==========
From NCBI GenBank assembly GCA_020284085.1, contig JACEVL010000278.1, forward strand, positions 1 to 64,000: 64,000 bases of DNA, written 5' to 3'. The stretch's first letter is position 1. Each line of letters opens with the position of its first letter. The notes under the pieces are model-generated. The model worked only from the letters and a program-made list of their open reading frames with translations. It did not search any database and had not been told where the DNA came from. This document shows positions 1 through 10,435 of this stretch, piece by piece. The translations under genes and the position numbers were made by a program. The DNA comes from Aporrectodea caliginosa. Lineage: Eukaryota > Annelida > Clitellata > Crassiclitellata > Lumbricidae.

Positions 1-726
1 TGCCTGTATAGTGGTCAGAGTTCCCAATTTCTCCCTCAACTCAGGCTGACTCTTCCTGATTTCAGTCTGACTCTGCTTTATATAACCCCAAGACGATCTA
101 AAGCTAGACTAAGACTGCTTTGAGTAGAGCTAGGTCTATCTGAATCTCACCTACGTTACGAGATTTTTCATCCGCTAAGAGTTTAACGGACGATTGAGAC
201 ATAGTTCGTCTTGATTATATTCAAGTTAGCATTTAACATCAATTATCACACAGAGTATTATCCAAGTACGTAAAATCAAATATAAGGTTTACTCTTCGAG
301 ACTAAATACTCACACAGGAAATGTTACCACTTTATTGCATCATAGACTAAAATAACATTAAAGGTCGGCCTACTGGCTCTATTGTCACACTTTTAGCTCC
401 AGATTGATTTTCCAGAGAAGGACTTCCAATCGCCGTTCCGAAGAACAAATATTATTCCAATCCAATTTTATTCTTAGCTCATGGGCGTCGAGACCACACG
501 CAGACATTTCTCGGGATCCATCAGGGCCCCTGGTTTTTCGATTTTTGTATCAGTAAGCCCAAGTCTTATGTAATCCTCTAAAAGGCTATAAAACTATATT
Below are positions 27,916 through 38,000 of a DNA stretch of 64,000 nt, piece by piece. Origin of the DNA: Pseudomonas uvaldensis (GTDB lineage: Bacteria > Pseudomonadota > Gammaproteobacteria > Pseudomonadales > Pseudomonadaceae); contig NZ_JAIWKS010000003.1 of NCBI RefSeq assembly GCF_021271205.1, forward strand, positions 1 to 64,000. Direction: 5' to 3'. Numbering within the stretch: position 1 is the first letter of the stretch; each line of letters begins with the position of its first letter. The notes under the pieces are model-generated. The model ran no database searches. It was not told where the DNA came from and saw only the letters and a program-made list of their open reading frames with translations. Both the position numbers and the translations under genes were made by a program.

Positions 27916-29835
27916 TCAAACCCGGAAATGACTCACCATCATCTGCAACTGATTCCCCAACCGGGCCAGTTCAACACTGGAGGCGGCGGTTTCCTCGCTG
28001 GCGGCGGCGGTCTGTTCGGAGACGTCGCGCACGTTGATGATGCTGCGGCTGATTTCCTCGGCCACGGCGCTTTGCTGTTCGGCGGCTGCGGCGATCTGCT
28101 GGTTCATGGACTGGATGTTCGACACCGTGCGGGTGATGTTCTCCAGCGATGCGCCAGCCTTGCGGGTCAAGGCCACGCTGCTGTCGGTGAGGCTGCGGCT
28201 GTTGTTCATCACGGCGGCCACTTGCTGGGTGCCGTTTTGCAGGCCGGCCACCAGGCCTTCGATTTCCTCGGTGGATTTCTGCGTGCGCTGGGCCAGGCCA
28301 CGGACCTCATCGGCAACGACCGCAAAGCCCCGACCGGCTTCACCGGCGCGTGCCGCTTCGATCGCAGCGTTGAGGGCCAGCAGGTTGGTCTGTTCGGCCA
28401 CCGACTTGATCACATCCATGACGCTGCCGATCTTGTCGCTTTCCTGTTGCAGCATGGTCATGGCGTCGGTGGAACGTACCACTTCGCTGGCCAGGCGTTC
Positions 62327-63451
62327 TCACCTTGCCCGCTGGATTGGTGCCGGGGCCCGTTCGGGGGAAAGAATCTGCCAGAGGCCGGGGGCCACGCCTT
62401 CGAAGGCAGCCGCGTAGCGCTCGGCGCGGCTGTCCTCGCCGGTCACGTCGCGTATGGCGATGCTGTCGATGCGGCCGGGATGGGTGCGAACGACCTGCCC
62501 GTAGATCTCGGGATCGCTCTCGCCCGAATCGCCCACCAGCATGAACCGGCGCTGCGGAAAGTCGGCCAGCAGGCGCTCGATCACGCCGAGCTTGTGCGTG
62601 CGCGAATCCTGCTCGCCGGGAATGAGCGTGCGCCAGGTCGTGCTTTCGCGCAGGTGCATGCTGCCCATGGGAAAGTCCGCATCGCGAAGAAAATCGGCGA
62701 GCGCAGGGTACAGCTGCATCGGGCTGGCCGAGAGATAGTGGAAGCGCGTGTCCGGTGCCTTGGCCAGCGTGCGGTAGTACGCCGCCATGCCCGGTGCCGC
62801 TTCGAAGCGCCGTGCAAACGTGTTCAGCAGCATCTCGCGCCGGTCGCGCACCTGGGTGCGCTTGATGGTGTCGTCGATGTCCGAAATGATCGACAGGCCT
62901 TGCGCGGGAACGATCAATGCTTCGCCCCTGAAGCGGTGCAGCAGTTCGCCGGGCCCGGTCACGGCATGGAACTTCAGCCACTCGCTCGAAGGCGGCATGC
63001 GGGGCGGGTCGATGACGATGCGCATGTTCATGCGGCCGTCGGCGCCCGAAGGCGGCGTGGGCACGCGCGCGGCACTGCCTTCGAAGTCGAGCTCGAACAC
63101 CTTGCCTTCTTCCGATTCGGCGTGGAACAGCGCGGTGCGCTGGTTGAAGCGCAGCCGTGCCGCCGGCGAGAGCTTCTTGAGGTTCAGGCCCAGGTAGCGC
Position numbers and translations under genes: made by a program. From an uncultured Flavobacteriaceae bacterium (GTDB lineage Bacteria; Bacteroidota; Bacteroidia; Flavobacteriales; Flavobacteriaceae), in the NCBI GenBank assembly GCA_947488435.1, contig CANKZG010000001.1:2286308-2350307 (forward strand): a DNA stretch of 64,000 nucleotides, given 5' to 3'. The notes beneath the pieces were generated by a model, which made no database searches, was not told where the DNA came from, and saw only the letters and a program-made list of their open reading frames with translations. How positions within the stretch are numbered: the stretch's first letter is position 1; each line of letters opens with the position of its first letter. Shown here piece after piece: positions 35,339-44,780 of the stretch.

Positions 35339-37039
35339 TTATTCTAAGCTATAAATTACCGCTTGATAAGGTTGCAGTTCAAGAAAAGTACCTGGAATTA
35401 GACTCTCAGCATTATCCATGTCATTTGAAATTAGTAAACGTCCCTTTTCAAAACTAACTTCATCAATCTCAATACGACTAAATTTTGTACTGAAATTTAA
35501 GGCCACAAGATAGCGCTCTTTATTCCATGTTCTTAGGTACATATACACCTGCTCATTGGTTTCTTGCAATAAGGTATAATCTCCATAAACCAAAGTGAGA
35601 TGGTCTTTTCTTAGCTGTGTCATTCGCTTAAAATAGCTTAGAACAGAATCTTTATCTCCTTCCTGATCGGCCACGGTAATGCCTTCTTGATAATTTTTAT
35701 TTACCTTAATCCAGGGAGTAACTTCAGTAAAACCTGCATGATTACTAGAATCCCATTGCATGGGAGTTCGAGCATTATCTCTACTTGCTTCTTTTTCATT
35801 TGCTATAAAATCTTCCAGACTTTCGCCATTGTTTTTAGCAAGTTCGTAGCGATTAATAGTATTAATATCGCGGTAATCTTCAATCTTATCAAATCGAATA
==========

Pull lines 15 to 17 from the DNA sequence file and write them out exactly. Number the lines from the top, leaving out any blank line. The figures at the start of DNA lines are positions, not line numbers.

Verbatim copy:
28301 CGGACCTCATCGGCAACGACCGCAAAGCCCCGACCGGCTTCACCGGCGCGTGCCGCTTCGATCGCAGCGTTGAGGGCCAGCAGGTTGGTCTGTTCGGCCA
28401 CCGACTTGATCACATCCATGACGCTGCCGATCTTGTCGCTTTCCTGTTGCAGCATGGTCATGGCGTCGGTGGAACGTACCACTTCGCTGGCCAGGCGTTC
Positions 62327-63451